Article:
Published on 30 May 2014 Sections

Why you may not find it when you Google it

Google introduces a new form allowing people in Europe to request that information about them on the web is removed from search results.

Google introduces a new form allowing people in Europe to request that information about them on the web is removed from search results (Getty)

The technology giant has decided to take action after the European court of justice ruled that people have the “right to be forgotten” in cyberspace.

The ruling, which attempts to strike a balance between freedom of information and privacy, applies to other search engines, but Google is the first to draw up an online form enabling web users to submit requests for information to be removed.

Google is by far the most popular search engine in Europe, responsible for 90 per cent of web searches.

Different results

Google searches vary depending on where web users live. For example, results from google.com in the US are different from google.co.uk in the UK.

In future, if Google decides to go along with a request to remove a web page from its search results, this will only apply to google.co.uk and other European versions of the search engine.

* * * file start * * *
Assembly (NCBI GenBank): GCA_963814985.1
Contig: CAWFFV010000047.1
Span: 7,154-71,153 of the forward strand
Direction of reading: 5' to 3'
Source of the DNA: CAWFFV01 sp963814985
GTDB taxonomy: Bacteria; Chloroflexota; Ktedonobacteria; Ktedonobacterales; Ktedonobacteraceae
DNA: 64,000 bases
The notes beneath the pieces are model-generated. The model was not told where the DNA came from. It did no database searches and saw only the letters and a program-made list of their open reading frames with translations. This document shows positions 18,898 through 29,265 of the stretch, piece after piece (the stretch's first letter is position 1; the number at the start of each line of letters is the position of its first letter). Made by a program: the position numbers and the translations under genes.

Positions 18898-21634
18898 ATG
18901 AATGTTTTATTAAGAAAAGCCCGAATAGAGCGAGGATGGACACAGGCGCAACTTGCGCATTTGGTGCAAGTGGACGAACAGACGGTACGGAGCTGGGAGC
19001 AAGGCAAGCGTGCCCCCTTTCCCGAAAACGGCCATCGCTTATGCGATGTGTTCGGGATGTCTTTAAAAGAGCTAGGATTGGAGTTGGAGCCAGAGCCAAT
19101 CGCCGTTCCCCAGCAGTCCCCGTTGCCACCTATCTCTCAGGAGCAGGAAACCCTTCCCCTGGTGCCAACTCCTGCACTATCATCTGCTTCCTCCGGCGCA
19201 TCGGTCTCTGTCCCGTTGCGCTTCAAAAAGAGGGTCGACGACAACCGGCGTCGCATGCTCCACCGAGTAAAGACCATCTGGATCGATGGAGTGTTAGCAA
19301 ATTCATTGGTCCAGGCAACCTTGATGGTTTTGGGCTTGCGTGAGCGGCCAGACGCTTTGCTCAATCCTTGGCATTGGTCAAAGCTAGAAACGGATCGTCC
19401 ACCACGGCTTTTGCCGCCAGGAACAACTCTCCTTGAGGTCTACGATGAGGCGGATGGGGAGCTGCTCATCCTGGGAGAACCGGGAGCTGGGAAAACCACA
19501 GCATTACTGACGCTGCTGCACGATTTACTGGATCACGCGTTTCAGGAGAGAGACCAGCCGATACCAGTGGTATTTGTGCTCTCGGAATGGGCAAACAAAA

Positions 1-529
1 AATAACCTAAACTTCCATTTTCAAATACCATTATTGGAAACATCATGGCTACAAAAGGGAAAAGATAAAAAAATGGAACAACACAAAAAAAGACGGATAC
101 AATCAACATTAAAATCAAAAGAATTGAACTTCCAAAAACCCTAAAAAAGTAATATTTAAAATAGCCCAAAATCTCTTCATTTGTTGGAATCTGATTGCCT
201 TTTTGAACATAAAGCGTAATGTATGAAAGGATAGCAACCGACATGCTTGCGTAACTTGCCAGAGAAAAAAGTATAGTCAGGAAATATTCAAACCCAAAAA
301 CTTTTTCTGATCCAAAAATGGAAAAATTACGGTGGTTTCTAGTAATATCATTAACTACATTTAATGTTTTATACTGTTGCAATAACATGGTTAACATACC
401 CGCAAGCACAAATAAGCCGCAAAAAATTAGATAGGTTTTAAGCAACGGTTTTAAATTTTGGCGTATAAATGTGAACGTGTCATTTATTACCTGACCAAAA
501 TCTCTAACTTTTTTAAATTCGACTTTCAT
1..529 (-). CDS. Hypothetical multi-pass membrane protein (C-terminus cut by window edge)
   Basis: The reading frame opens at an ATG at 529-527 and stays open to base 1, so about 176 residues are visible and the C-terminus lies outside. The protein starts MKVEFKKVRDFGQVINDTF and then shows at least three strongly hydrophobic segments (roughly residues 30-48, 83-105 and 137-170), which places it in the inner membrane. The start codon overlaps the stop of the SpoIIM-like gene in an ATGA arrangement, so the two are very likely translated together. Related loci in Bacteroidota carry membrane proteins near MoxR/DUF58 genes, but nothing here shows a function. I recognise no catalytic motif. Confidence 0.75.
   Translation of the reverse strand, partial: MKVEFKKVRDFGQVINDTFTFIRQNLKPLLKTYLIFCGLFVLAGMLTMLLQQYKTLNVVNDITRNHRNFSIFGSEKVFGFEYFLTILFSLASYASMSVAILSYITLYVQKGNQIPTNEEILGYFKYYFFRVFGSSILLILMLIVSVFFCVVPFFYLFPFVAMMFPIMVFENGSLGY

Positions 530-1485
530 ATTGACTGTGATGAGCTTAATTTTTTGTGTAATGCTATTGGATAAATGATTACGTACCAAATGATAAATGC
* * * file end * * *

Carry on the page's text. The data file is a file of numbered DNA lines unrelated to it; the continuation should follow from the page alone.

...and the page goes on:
It will not apply to google.com, and the company told Channel 4 News that people who use google.com in the UK, by clicking on the bottom right hand corner of the Google home page (pictured right), would still be able to access information that is not available on google.co.uk.

The form is available to Europeans from the support section of the Google legal site. Users list the URL addresses they would like to see removed from searches linked to them.

The form asks for personal information as well as proof of ID in order to prevent any fraudulent requests being submitted.

‘Difficult judgements’

A Google spokesman said: “To comply with the recent European court ruling, we’ve made a webform available for Europeans to request the removal of results from our search engine.

“The court’s ruling requires Google to make difficult judgments about an individual’s right to be forgotten and the public’s right to know.”

Google said requests would be rejected if information was felt to be “in the public interest”.

The company is setting up an advisory committee to look at the issues involved. Members include Jimmy Wales, founder of Wikipedia, and Luciano Floridi, a professor of ethics and philosophy at Oxford University.

Mr Wales has strong views about the court judgment, calling it “astonishing” after it was announced and “one of the most wide-sweeping internet censorship rulings that I’ve ever seen”.

He later tweeted: “When will a European Court demand that Wikipedia censor an article with truthful information because an individual doesn’t like it?”

Since the ruling, Google says it has received “a few thousand” requests for data to be removed from searches.

In the UK, a former politician seeking re-election and a convicted paedophile have made requests to have links to news stories about them removed.

Article topics

,